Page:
According to the Association of Behavioral and Cognitive Therapies (ACBT), evidence-based practice (EBP) can be best described as the application of research-based treatments, that are tailored by an experienced therapist to meet the individual needs, preferences, and cultural expectations of those receiving them. If you are like many people, you may have heard the phrase “evidence-based practice” at some point when searching for or receiving healthcare services, including mental health services, but not be sure what this means. Evidence-based practice (EBP) is commonly likened to a three-legged stool (Sackett, 2000). You can think of the first leg of the stool as representing the best available clinical scientific evidence. This leg is commonly described as the most important leg of the three-legged stool; thus, this article includes more information about this leg than the other two legs. The second leg consists of your values and preferences as a patient. The final leg consists of your provider’s (such as a psychiatrist, psychologist, psychiatric nurse, or mental health counselor) own clinical experience. The rationale behind EBP is that your healthcare outcomes will be optimized if all three legs of the stool are considered in making decisions about your care. On the surface, EBP makes a lot of sense and is straightforward. However, there are some things you will want to consider in deciding whether a given therapist is, in fact, engaging in EBP.

The First Leg: Best Available Clinical Research Evidence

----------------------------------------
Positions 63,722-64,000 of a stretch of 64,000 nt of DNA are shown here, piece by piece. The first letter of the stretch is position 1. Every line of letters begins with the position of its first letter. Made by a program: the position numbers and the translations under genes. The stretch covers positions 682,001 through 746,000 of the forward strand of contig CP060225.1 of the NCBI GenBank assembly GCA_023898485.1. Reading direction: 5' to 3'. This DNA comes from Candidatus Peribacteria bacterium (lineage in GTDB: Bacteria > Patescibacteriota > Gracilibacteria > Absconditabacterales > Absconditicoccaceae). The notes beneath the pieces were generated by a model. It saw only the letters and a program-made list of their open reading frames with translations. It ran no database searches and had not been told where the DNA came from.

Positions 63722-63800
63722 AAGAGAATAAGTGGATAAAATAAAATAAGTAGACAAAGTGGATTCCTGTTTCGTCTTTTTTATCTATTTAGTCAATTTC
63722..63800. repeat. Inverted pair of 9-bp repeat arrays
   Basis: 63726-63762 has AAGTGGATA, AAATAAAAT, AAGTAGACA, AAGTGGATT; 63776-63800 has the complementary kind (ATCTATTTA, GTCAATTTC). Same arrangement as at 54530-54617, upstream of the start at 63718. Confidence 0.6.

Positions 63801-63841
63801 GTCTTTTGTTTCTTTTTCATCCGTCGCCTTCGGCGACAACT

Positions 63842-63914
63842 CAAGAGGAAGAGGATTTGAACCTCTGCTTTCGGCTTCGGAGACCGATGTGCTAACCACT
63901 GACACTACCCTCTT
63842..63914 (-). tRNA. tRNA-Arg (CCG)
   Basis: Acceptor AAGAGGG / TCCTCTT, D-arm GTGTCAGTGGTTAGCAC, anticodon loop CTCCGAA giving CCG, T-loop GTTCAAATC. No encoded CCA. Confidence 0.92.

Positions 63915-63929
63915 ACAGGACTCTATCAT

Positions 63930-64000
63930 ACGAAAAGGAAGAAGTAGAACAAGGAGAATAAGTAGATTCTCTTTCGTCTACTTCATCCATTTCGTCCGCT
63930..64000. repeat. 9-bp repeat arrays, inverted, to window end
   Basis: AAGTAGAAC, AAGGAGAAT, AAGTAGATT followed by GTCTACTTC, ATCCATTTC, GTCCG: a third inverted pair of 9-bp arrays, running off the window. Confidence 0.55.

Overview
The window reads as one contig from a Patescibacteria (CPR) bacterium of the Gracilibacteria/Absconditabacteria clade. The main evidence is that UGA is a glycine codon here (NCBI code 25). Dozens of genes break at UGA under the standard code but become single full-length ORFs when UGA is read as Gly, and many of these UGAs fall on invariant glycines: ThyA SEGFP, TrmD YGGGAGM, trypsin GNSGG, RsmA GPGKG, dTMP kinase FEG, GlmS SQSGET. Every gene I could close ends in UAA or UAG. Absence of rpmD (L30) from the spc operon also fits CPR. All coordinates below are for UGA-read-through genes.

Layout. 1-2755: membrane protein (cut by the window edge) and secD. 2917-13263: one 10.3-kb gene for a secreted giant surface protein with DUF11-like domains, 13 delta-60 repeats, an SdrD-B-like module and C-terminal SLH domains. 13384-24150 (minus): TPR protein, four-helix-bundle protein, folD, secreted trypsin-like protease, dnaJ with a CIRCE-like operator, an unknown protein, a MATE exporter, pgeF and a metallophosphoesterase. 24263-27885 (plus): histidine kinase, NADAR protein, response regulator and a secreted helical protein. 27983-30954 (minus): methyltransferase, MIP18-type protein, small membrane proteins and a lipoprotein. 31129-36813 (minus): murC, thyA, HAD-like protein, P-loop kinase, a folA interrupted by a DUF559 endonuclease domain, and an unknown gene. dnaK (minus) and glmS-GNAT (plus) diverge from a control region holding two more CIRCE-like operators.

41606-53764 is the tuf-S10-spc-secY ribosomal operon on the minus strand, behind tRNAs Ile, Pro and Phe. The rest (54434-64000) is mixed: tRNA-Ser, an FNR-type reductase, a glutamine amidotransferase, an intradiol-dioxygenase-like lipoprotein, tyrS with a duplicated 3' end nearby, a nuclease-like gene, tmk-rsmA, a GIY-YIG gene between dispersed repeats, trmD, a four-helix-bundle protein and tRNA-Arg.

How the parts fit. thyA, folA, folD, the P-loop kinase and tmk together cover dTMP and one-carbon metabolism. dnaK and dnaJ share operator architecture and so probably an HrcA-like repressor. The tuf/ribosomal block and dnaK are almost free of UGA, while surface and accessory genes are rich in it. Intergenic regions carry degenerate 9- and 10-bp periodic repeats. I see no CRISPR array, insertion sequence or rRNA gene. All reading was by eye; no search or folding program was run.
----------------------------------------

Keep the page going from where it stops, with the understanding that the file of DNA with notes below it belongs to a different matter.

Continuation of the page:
When people look for mental health treatment for themselves or a loved one, they often search for a psychotherapy provider who may have availability in their schedule, be located nearby, have desired fees, or be covered by a specific insurance plan. However, when you search for treatment, it is essential to also get specific information about the type of treatment or treatments that a mental health care provider will offer. It is important to understand that not all mental health treatments are equally effective, and it helps to be educated when searching for a therapist. Simply put, some therapies may work better for some psychological problems than others. Mental health care providers (i.e., psychotherapists, such as psychologists, social workers, and psychiatrists) may subscribe to different ‘schools of thought,’ or approaches on how to effectively reduce psychological symptoms. Some therapists rely on approaches that are based directly on scientific evidence that indicates the best routes to symptom relief. However, other mental health care providers offer treatment that is not based on strong scientific evidence, or for which no evidence is available. Keep in mind that “scientific evidence” means much more than psychotherapists’ subjective experiences or informal clinical impressions (such as “I’ve repeatedly found that this treatment works for my patients”). Decades of psychological and medical research have shown that these kinds of experiences and impressions are imperfect and, at times, deeply flawed. Thus, you cannot rely on them to determine whether a treatment works. Instead, by “scientific evidence,” we mean rigorous, controlled research conducted by multiple teams of investigators (see next paragraph). Therapists are human and have their biases, and careful research is the best means of reducing these biases.